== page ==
As Ann Stewart will tell you, it’s the best time of year to take a hike. The active empty nester has been an outdoor enthusiast for years, so she’s also quick to admit that, in her opinion, almost any time of year is ideal to hit the trails. “Apart from days when there’s extreme cold, extreme heat, a blizzard or heavy rain, I’m good to go.”
Preparedness is essential, though, she cautions, no matter the season or weather. “It’s a safety issue. Besides that, you don’t want to be cold or wet. It’s no fun either to be thirsty or hungry.” Especially when you’re exploring a new area or trail system, you need to be organized to ensure ease, safe going and a positive experience. That means planning, doing your research, managing your time and having appropriate attire, gear and provisions.
In winter, the weather can change quickly and drastically, so it’s best to anticipate that potential. You also want to respect the time of day to ensure you don’t get stuck on an unfamiliar trail when the sun is going down in late afternoon. At the same time, one of the advantages of hiking at this time of year is the weather. Once the temperature drops below 4C, there’s less worry about ticks and more freedom to tackle any bush trails that strike your fancy and suit your fitness level.
Mosquitoes? Blackflies? Horseflies? They’re not an issue. Even the garter snakes are hibernating. However, it is possible to cross paths with wildlife in winter. While it’s fascinating to spot a deer or fox in the distance or an owl or porcupine in a tree, it’s important to not startle, feed or turn your back on an animal in the bush. Keep your distance and, more importantly, learn how to safely respond. Do you know what to do if you encounter a bear? A coyote? Find out here: ontario.ca/page/prevent-bear-encounters-bear-wise and here: ontario.ca/page/preventing-and-managing-conflicts-coyotes#encounter.
Generally, these animals steer clear of people. You can also do your part to avoid them by staying on the trail, leashing your dog, not wearing earbuds and being mindful of signs such as fresh droppings or tracks.
There are innumerable paths and trail systems to explore in this part of Ontario and Quebec. From the Mill of Kintail Conservation Area trails in Mississippi Mills and the Eagles Nest Lookout and Manitou Mountain trails in Calabogie to the trails at Gould Lake Conservation Area and at Presqu’ile Provincial Park, options are plentiful for every skill and energy level. The Ontario Trails Council at ontariotrails.on.ca lists 55 different trails just in the Ottawa and countryside region. Spend some time at ncc-ccn.gc.ca/places-to-visit to discover all the hiking destinations in Ottawa’s Greenbelt and at Gatineau Park. You’ll find more inspiration via healthyhikes.ca, ontariotrails.on.ca, rideautrail.org and tctrail.ca.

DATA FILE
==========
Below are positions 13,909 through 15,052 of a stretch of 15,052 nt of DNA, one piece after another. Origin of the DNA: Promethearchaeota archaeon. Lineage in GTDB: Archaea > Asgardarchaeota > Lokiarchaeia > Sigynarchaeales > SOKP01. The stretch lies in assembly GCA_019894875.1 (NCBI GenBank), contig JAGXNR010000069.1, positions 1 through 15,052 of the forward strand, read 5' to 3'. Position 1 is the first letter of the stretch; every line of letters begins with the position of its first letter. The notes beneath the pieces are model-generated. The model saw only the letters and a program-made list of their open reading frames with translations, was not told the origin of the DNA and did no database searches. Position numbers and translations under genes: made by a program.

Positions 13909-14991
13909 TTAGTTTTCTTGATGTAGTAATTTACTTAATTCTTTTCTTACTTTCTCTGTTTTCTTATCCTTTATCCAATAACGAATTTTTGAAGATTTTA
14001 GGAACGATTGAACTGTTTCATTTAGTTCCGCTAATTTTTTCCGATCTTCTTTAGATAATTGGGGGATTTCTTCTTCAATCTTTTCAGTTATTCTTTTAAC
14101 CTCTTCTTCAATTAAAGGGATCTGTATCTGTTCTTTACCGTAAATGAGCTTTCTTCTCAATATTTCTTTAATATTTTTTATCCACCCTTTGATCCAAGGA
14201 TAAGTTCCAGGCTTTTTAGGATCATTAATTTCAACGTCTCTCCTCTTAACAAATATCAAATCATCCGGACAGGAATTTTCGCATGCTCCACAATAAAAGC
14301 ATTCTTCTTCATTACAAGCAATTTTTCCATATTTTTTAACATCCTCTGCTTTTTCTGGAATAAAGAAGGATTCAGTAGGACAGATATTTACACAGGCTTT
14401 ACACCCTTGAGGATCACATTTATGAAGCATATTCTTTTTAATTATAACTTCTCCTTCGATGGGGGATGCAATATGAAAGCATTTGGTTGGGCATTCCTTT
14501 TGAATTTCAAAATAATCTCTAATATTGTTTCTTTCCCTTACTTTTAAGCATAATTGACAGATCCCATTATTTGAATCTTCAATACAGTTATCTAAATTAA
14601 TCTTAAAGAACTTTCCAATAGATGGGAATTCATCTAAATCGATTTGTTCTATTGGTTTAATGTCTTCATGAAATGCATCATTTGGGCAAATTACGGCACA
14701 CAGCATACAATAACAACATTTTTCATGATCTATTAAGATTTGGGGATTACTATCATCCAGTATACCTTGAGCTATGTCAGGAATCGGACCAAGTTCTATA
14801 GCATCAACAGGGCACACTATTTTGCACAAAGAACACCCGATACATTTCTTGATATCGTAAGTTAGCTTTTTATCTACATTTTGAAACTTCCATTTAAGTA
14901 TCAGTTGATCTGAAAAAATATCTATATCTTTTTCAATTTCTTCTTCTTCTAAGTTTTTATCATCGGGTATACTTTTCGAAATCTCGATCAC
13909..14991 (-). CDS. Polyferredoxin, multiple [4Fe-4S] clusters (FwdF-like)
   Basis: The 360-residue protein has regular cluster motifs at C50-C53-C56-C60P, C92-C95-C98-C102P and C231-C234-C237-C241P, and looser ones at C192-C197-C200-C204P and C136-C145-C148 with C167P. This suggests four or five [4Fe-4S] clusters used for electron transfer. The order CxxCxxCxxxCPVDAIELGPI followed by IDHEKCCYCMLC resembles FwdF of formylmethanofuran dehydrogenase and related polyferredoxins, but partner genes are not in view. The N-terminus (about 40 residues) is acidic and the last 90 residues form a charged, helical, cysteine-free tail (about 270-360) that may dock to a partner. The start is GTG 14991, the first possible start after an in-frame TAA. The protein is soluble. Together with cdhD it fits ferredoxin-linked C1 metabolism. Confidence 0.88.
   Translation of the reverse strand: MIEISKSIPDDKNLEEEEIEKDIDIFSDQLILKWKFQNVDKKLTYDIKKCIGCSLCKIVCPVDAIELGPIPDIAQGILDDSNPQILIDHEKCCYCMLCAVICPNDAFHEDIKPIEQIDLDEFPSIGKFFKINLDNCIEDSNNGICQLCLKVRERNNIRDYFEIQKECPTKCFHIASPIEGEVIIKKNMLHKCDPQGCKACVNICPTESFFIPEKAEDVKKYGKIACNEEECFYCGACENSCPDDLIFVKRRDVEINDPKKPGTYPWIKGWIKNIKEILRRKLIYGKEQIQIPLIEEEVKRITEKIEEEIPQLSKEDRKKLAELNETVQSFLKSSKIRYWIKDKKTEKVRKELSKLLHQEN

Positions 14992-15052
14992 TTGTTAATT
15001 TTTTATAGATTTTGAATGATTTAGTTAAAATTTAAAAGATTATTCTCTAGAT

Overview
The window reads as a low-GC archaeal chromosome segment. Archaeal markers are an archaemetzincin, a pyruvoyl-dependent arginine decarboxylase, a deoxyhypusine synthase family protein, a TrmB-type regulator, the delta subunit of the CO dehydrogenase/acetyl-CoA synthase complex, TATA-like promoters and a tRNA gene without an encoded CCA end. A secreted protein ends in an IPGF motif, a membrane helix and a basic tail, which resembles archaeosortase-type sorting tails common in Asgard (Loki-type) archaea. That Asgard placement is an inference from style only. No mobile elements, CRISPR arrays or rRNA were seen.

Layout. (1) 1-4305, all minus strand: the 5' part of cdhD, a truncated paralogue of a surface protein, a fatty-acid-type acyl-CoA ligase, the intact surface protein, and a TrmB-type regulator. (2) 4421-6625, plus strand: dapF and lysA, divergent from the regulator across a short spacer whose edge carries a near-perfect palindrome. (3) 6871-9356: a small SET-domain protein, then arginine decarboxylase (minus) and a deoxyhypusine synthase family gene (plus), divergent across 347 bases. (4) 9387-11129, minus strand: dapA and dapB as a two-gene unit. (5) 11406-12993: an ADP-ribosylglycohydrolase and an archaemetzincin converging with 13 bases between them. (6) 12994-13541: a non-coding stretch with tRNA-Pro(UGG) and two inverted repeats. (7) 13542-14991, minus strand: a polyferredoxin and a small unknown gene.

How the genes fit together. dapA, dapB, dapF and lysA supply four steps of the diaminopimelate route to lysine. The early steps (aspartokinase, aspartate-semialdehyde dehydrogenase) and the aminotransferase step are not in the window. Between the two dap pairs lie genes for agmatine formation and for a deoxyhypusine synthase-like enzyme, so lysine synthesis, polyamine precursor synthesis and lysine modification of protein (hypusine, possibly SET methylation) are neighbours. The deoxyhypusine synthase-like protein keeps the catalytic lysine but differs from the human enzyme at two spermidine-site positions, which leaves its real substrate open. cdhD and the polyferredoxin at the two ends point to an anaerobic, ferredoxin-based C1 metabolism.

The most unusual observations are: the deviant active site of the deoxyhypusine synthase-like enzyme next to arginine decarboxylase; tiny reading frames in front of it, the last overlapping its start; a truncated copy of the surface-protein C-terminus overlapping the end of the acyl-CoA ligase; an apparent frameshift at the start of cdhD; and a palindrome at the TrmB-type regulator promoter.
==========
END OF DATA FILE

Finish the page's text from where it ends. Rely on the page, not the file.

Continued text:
There are also opportunities to join hiking clubs. Check out ottawaoutdoorclub.ca, ottawaramblingclub.org and rideautrail.org. The City of Ottawa offers the Active Living Club for people aged 50-plus, with cycling and hiking in spring through fall and cross-country skiing and snowshoeing in winter. What’s more, Hike Ontario, hikeontario.com, offers Safe Hiker classes for beginners and Certified Hike Leader training for experienced hikers.
For starters, though, you might want to try a few easy trails close to home. And before you head out, lay the groundwork for a great hike:
-Share your plans with a family member, neighbour or friend, so your location and return time are known.
-Check the length of the trail and the level of difficulty. Leave yourself extra time so you’re back at the parking lot while there’s still plenty of light.
-Be sure your smartphone is fully charged. Take along a trail map and a compass, particularly if you’re new to the route.
-Stay on the trail. (It’s possible to get lost, even in familiar territory where you’ve hiked before, because the landscape looks different depending on the season.)
-Dress in layers, with water- and windproof outerwear. Don’t forget your hat and gloves/mitts. A balaclava and hand and foot warmers are always handy to have in your backpack or jacket pockets.
-Choose footwear, preferably waterproof hiking boots or shoes, that provides traction, ankle support, comfort, insulation, dryness and ease in walking. (Boots or shoes also shouldn’t be too heavy.)
-Carry water and snacks such as nuts, energy bars, trail mix, granola, beef jerky, fruit or a peanut butter and banana sandwich. Sunscreen, lip balm, a whistle, bear spray and matches are also recommended.
-If you’re hiking with your dog, be sure your companion is on a leash. That keeps both of you safe.
-Leave the trail as you found it. Take your garbage with you to dispose of at home.
-Don’t go on or near ice.
-Don’t walk on ski tracks.
-Stop periodically to rest and enjoy the view.